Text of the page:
Between 1845 and 1848, Gaston County experienced an industrial boom. During this three-year period, the first three cotton mills in the County were established. Some authorities say that the first one was established by Thomas R. Tate on Mountain Island, near the present site of Duke Energy’s Mountain Island Dam and Hydroelectric Station. Other sources say that the first mill was established by the Linebergers and others on the South Fork River near McAdenville. Most sources agree that among the first three mills in operation in the County was the Stowesville Mill, founded by Jasper Stowe and Associates in the South Point Community south of Belmont. Gaston County still leads all other counties in the country both in the number of spindles in operation and in the number of bales of cotton consumed.

July 29, 2011 / Gaston Today Magazine

Wounded Warrior Project: Corporal Villarreal’s story…..


Anthony Villarreal

“Henry V” Act IV, Scene III – King Henry, in disguise, rallies his troops before the Battle of Agincourt with these famous words: “For he today that sheds his blood with me shall forever be my brother.”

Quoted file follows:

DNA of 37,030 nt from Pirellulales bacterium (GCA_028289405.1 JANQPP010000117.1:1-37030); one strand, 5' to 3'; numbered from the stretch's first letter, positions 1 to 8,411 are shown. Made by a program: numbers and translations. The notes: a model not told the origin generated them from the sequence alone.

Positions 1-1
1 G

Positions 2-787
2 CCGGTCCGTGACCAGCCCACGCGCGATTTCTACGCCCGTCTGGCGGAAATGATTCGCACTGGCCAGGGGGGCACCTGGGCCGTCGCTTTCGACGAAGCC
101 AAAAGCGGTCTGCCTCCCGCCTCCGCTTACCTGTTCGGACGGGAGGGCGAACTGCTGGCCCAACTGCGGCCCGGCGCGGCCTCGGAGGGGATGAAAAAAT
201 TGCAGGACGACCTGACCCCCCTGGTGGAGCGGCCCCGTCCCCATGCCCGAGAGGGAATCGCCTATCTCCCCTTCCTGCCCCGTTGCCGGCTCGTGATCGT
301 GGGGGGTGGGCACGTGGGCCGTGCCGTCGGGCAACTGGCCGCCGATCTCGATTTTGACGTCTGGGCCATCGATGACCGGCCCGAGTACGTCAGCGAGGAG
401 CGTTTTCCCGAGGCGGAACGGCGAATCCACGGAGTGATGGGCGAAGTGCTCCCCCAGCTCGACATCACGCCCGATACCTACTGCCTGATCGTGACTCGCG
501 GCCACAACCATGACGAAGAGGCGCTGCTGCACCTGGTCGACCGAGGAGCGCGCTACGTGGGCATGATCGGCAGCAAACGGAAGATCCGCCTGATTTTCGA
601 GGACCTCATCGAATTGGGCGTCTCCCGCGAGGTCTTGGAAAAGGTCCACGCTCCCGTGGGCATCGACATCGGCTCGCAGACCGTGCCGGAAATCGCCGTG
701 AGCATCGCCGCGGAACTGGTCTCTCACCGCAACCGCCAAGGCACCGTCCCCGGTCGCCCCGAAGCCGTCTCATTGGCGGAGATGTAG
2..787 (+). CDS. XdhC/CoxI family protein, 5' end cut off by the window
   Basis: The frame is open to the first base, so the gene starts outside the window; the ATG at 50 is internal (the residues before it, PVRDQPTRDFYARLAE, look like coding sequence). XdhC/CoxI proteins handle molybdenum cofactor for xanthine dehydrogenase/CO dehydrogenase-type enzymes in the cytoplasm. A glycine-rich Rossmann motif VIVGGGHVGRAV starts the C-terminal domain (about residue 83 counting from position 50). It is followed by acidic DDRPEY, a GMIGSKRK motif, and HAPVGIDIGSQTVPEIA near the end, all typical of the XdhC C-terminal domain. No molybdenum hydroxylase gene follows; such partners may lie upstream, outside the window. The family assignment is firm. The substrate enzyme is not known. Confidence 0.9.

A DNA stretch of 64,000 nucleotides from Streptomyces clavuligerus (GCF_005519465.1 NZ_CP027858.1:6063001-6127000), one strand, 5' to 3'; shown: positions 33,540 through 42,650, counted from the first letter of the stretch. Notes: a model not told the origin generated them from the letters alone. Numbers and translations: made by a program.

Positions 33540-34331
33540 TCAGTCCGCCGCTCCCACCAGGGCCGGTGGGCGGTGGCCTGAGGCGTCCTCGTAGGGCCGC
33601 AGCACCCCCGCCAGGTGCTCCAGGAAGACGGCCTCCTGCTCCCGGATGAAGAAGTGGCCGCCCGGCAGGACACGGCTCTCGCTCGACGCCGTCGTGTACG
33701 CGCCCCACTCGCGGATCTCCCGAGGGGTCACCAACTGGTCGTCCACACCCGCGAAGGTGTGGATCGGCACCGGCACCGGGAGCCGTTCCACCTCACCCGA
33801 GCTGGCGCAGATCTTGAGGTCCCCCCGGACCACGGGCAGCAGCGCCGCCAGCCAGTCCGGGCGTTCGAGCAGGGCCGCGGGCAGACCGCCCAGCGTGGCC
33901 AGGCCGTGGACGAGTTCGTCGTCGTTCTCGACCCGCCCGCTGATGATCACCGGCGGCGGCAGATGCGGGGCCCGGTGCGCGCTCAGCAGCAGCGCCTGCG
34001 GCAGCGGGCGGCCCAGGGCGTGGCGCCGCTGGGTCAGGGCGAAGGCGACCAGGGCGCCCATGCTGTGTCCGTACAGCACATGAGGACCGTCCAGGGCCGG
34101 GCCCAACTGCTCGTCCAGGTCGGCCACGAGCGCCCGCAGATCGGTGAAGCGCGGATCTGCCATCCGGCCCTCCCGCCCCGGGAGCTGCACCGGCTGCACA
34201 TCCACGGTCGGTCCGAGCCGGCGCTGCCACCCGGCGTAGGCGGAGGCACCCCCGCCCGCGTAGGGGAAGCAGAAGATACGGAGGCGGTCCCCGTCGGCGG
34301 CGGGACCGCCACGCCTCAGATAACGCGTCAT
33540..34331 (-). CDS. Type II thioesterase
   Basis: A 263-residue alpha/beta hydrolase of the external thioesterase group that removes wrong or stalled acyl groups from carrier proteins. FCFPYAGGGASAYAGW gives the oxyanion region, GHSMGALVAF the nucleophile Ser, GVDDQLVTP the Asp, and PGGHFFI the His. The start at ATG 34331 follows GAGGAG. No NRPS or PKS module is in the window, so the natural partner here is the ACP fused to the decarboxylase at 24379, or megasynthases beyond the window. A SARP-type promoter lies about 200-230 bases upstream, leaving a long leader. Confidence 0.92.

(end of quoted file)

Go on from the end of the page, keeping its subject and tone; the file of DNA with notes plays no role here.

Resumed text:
Corporal Anthony Villarreal cites that quote as his favorite. It’s a personal drama he’s lived during three tours of duty – two in Iraq and one in Afghanistan. And those inspiring words continually gained meaning for Anthony when he returned from Afghanistan and endured more than 70 surgeries.

“My recovery and rehab was long and painful,” says Anthony. “Having skin grafts, where they take a piece of your good skin and place it on an area that was burned, is physically and emotionally stressful. But my family helped me through it all.”

The injury happened to Anthony on June 20, 2008 in Afghanistan’s Helmand province – three and half months into his third deployment. Anthony was leading a supply convoy when an improvised explosive device (IED) detonated.

“There was a big flash and a loud bang. I crawled out of the vehicle as another Marine came to my rescue and dragged me off. That’s when a rocket in the back of the vehicle exploded.”